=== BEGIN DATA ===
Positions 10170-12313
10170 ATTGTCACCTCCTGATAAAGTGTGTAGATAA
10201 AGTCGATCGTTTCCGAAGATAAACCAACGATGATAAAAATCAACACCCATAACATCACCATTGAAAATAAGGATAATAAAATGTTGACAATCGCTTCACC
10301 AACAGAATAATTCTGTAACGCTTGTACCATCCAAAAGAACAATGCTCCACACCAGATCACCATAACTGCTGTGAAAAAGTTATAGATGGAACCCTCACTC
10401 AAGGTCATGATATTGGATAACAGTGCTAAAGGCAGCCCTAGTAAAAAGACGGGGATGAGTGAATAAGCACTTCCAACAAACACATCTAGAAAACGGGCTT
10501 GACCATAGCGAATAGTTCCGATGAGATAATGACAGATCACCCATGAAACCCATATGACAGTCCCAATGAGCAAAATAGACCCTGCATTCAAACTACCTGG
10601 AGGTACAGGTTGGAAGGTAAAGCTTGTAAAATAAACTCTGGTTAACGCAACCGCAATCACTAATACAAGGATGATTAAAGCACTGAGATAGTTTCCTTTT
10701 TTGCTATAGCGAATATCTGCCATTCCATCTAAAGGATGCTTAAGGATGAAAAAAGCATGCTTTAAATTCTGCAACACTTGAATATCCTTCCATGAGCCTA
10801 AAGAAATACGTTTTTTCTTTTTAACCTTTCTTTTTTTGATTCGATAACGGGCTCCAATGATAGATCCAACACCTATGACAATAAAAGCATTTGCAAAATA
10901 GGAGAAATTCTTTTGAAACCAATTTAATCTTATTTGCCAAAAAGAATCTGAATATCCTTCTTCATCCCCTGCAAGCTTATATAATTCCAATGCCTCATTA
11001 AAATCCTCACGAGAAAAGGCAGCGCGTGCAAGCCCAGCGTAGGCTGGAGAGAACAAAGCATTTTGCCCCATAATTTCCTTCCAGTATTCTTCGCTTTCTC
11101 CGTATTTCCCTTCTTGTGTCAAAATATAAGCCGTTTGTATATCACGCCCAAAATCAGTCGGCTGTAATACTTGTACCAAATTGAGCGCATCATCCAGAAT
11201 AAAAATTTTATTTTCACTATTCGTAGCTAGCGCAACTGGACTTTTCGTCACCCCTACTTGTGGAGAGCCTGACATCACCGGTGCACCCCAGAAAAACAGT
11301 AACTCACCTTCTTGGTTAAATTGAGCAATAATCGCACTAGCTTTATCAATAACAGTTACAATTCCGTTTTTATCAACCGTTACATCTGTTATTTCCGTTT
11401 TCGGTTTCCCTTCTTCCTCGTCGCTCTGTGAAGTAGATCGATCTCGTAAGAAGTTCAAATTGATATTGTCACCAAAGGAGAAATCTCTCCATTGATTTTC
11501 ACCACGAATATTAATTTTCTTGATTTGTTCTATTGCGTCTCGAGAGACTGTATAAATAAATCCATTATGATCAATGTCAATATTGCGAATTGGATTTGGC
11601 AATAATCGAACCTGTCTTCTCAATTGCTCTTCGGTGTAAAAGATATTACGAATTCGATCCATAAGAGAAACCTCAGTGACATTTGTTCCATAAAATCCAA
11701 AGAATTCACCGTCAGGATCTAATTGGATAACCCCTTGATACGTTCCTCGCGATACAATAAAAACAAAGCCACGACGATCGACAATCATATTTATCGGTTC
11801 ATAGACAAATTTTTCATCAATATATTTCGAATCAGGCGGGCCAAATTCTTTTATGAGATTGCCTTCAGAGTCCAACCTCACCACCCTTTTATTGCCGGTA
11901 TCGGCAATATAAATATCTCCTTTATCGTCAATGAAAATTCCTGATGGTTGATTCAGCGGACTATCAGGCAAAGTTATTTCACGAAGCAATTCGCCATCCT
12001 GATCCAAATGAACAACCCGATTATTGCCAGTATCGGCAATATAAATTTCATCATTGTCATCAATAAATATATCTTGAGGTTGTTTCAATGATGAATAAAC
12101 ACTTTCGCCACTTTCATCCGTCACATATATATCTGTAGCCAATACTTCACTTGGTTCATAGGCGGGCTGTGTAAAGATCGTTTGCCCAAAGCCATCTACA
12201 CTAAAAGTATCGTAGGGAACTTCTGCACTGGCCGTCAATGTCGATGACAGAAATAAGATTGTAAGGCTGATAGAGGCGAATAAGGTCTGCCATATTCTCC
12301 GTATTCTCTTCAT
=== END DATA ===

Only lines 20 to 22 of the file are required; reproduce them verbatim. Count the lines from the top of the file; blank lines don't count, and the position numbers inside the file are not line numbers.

11901 TCGGCAATATAAATATCTCCTTTATCGTCAATGAAAATTCCTGATGGTTGATTCAGCGGACTATCAGGCAAAGTTATTTCACGAAGCAATTCGCCATCCT
12001 GATCCAAATGAACAACCCGATTATTGCCAGTATCGGCAATATAAATTTCATCATTGTCATCAATAAATATATCTTGAGGTTGTTTCAATGATGAATAAAC
12101 ACTTTCGCCACTTTCATCCGTCACATATATATCTGTAGCCAATACTTCACTTGGTTCATAGGCGGGCTGTGTAAAGATCGTTTGCCCAAAGCCATCTACA